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How the new coins are made

The new coins are being made for the Reserve Bank of New Zealand at the Royal Canadian Mint in Canada. The coins are made using the following production process.  

The rolls of steel arrive in the factory.


The steel is fed onto the ‘blank’ coin making machine.


The machine cuts out ‘blanks’ for the coins. Each blank will become a 20 cent coin.


Blanks are heat treated to anneal or "soften" them prior to the stamping process

The blanks are passed through vats filled with a chemical solution. An electric current is applied and the copper and nickel metals dissolved in the chemical solution are transferred to the blanks.


All the completed blanks are computer checked for accuracy.


A random sample of the coins is checked for accuracy. The coins are cut through and examined under a microscope. The amount of copper and nickel must be within agreed tolerance levels.


A die is made with the image of the 20 cent coins.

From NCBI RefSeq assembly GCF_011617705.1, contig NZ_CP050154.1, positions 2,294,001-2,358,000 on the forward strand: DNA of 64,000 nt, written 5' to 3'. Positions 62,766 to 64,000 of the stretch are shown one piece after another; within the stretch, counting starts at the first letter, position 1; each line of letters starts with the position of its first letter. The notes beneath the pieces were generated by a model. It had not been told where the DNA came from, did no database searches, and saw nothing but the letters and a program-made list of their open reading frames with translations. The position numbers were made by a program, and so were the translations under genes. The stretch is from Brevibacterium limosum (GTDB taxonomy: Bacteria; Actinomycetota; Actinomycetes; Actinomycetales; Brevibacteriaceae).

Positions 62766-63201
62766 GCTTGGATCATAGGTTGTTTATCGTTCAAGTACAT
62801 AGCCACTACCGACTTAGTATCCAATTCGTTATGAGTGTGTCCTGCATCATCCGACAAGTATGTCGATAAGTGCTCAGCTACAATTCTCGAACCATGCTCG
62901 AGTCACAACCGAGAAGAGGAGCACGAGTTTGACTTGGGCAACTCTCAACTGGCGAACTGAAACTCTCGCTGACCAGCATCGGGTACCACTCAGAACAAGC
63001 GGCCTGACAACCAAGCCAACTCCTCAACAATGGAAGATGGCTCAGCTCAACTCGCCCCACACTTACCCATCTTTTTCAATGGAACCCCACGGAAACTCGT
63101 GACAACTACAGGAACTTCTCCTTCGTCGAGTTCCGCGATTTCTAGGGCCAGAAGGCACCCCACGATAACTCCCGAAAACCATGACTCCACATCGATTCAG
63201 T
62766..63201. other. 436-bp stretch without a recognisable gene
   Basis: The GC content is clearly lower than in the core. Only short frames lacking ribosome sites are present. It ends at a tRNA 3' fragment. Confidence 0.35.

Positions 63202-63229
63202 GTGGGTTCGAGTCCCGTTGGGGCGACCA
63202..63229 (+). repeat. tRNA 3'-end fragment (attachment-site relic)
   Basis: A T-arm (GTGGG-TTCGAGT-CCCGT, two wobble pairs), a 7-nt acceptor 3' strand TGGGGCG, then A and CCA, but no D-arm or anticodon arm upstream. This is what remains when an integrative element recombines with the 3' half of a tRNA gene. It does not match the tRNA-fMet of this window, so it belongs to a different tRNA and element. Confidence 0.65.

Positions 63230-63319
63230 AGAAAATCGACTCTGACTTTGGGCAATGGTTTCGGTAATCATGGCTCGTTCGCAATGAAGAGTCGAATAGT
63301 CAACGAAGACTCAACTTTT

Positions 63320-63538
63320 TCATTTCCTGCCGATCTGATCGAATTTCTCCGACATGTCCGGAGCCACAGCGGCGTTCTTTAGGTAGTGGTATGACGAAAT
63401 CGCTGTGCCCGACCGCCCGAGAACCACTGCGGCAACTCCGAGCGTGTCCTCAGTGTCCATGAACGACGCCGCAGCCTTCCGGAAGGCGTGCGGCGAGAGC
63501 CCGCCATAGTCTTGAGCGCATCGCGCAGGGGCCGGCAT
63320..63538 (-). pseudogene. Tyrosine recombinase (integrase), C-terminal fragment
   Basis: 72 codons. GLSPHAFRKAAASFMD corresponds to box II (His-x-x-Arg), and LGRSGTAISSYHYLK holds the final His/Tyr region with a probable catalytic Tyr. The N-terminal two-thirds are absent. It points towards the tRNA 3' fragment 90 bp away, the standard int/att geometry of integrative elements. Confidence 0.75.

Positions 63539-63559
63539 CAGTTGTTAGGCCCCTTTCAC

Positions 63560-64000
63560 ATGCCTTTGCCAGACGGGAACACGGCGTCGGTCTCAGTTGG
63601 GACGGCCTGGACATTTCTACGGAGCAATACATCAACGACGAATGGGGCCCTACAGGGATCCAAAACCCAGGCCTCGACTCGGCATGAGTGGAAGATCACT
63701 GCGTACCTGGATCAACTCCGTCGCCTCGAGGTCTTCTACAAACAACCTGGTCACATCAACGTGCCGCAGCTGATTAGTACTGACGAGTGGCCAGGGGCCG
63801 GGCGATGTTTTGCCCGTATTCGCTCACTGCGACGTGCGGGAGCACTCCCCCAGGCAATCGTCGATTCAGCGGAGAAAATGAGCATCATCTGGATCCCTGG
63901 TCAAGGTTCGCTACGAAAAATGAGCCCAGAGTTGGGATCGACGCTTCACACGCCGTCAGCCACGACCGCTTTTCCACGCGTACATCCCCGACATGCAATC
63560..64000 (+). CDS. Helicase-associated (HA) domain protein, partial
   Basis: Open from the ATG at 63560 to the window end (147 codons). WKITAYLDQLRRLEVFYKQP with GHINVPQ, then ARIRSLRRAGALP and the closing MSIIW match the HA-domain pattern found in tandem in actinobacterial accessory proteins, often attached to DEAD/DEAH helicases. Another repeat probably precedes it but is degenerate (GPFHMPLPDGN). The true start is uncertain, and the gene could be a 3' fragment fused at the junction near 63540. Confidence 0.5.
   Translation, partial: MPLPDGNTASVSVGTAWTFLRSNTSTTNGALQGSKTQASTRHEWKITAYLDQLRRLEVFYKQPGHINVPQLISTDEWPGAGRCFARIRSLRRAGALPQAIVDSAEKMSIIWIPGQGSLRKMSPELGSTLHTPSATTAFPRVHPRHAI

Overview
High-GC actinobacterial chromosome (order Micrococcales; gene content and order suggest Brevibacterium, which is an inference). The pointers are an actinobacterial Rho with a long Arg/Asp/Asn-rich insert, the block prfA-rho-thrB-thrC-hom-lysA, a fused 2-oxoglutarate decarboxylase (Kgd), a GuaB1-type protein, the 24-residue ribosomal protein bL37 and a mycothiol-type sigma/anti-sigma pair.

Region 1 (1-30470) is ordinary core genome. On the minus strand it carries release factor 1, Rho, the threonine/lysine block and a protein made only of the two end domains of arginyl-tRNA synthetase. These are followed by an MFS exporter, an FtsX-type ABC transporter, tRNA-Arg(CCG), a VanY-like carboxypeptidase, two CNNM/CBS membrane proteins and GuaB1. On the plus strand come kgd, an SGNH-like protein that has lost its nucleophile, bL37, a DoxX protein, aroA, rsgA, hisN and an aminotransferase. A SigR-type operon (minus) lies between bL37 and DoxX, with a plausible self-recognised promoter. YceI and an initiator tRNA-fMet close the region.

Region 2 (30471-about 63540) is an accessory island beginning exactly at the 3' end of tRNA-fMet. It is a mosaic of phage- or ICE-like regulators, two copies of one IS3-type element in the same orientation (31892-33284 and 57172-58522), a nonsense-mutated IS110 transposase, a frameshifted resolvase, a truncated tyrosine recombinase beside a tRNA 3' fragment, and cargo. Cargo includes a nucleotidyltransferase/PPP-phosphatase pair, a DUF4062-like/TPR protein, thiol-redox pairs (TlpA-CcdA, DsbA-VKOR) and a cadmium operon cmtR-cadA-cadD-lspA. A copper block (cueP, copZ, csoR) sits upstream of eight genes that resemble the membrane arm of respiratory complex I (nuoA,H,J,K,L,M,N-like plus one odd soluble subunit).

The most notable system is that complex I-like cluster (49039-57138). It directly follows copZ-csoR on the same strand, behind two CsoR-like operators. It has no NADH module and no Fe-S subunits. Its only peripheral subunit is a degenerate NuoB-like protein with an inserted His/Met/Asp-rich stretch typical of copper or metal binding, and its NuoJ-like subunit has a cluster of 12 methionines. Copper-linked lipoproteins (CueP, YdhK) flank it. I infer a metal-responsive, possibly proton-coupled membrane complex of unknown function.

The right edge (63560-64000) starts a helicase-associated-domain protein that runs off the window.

It has the seven ‘spanish flower’ indentations.


The die is placed on the machine and the coins are ‘stamped’ with the images.


The 20 cent coin now has a plated steel core covered with a layer of nickel, then a layer of copper and a layer of nickel.


All the coins have their ‘electromagnetic signature’ checked to make sure they are within agreed tolerance limits and will be able to be read by New Zealand coin vending machines.


A machine stacks the coins in rolls. There are twenty five 20 cent coins in each roll.


People stack the rolls into boxes.


The boxes are stacked onto pallets for shipping to New Zealand.



The Reserve Bank stores the coins and releases them to banks as they require them.


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